Cherkaoui taught drawing classes at the Technical College in Beaumont-sur-Oise. He was generally associated with a small group of painters in Casablanca including Houssein Tallal and Andre Elbaz although he was never part of the Casablanca School. Cherkaoui traveled frequently between Europe and North Africa, and died suddenly due to complications from an appendectomy in 1967 after coming back to Casablanca, Morocco.

After his death, his work was represented in a series of retrospective shows entitled Hommage à Cherkaoui organized at the Biennale de Paris and also at the Salon of Sacred Art in Paris; followed by the Biennale Exhibit of New Delhi in 1968 in India. His works were also featured at the interférences Poetes-Peintres group show at the Daniel Templon Gallery, one of Cherkaoui's watercolor works accompanying the poem 'talisman' written by Jean Guichard Meili in Paris in 1969.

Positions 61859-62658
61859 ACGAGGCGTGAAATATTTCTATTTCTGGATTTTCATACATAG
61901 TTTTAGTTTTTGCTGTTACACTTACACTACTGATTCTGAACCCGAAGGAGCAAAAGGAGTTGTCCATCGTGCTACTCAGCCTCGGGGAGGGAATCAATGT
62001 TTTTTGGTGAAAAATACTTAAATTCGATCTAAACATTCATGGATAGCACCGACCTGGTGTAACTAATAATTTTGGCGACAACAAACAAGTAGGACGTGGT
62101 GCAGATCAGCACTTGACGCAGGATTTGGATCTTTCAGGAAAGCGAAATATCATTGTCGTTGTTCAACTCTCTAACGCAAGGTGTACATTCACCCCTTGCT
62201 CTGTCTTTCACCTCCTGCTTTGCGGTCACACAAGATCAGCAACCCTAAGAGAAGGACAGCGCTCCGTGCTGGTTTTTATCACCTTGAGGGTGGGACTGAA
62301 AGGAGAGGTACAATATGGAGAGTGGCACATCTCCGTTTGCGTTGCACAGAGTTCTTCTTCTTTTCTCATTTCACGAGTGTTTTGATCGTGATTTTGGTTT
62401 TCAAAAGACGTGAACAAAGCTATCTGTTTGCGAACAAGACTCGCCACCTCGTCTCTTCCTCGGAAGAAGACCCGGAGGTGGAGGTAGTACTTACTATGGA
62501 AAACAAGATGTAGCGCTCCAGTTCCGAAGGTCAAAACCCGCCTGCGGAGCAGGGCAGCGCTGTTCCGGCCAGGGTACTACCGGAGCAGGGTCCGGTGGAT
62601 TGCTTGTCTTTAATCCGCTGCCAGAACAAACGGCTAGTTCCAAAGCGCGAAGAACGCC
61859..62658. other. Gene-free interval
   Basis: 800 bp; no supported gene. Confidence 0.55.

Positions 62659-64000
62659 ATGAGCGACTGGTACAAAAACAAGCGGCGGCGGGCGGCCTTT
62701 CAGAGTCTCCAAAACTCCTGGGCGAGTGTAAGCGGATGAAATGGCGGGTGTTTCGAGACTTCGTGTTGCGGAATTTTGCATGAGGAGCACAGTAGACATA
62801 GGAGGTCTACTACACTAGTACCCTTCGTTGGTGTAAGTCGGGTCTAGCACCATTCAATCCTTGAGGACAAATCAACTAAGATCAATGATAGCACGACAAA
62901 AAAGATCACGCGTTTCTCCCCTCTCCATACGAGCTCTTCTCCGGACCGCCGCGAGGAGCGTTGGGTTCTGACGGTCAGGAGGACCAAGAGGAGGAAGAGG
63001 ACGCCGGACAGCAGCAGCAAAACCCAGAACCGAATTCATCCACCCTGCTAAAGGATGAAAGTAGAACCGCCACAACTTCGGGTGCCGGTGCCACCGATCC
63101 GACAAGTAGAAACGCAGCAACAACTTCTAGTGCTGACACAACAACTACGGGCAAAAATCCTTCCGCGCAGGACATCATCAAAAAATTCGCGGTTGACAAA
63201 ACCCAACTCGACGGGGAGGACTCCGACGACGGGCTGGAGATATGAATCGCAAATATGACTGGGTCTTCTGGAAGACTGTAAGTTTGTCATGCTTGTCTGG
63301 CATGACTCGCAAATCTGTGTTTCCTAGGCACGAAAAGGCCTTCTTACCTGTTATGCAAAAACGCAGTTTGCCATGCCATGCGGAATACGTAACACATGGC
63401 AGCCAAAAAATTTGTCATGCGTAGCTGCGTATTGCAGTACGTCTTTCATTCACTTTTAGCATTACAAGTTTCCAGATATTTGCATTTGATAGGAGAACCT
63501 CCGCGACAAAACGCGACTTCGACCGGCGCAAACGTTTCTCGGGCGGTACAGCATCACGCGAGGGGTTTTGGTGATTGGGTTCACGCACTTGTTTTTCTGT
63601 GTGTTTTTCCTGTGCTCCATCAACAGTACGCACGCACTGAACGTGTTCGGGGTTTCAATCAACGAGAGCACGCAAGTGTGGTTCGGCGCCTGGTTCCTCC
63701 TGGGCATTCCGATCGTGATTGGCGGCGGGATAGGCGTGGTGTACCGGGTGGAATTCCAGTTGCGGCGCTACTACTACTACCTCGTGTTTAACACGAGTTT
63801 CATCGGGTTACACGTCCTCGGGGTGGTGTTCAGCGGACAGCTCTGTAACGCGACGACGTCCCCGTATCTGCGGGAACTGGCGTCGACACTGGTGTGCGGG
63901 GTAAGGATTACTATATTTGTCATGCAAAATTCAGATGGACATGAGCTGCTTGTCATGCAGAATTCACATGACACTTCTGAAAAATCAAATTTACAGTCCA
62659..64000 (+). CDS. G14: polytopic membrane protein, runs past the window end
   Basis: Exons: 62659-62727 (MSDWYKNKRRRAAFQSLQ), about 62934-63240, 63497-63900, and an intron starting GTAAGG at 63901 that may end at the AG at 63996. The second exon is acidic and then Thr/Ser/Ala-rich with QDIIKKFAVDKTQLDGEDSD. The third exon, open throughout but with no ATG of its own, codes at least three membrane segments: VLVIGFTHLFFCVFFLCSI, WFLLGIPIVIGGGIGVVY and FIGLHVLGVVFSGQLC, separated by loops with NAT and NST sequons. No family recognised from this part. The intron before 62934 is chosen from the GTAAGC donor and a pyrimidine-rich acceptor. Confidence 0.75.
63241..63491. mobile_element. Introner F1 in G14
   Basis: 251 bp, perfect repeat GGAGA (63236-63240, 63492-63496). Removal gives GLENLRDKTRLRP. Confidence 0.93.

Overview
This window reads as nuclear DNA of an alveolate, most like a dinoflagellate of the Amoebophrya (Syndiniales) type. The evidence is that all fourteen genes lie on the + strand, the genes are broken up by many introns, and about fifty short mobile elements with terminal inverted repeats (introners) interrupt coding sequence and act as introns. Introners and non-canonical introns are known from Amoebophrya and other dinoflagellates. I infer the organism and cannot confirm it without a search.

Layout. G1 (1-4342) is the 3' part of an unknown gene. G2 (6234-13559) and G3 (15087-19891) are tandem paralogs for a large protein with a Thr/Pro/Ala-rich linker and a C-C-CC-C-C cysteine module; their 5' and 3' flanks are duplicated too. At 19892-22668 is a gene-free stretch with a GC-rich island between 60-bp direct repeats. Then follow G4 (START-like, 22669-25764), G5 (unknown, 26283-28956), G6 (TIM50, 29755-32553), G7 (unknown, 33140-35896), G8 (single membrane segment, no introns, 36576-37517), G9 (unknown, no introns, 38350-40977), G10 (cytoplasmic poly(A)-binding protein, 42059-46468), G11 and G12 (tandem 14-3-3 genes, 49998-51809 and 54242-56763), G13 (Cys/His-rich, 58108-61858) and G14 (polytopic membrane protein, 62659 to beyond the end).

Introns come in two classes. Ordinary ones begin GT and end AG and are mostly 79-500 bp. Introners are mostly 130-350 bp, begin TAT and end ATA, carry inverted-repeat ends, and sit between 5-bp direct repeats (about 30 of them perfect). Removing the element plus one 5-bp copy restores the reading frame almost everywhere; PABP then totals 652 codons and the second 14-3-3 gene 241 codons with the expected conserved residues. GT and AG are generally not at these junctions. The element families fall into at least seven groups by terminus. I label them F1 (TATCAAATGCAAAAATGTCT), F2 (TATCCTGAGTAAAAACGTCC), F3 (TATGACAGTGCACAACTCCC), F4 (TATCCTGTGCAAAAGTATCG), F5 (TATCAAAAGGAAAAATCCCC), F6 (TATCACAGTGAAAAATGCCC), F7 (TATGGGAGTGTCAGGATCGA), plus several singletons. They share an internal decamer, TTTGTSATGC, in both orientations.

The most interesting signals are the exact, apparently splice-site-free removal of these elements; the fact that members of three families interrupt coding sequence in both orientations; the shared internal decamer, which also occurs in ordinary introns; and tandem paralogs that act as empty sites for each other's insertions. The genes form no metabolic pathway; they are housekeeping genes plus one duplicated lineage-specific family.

​1996  ​​Rétrospective: Cherkaoui ou La Passion du Signe, Institut du Monde Arabe, Paris, France and the Wafabank Foundation, Casablanca, Morocco
​1995​Regard Immortels Exhibition, uniting several Moroccan artists at the Riad Salam Hotel Forum, Espace Congrès, Casablanca, Morocco
​1993​La Visitation Cultural Centre, Périgueux, France
​1991​Peintres du Maroc: Belkahia, Bellamine, Cherkaoui, Kacimi, Institut du Monde Arabe, Paris, France
​1988​Peinture Contemporaine au Maroc Exhibition, au Musée des Beaux-Arts d'Ixelles, au Musée d'Ostende et à la Salle Saint-Georges de Liège, Liège, Bruxelles, Belgium
​1985​Présences artistiques du Maroc, Centre National d'Art Contemporain de Grenoble, exposition 19 Peintres du Maroc, shown in the Musée des Arts D'Afrique et d'Océanie, Paris, France
​1980​Collective exposition on Berber popular arts et traditions, Musée des Beaux-Arts de Grenoble, France
​1974 ​Moroccan painting in private collections, Nadar Gallery, Casablanca, Morocco
​_____​Les Flamboyants Exhibition, organized by Ceres Franco at L'Oeil-de-Boeuf Gallery, Paris, France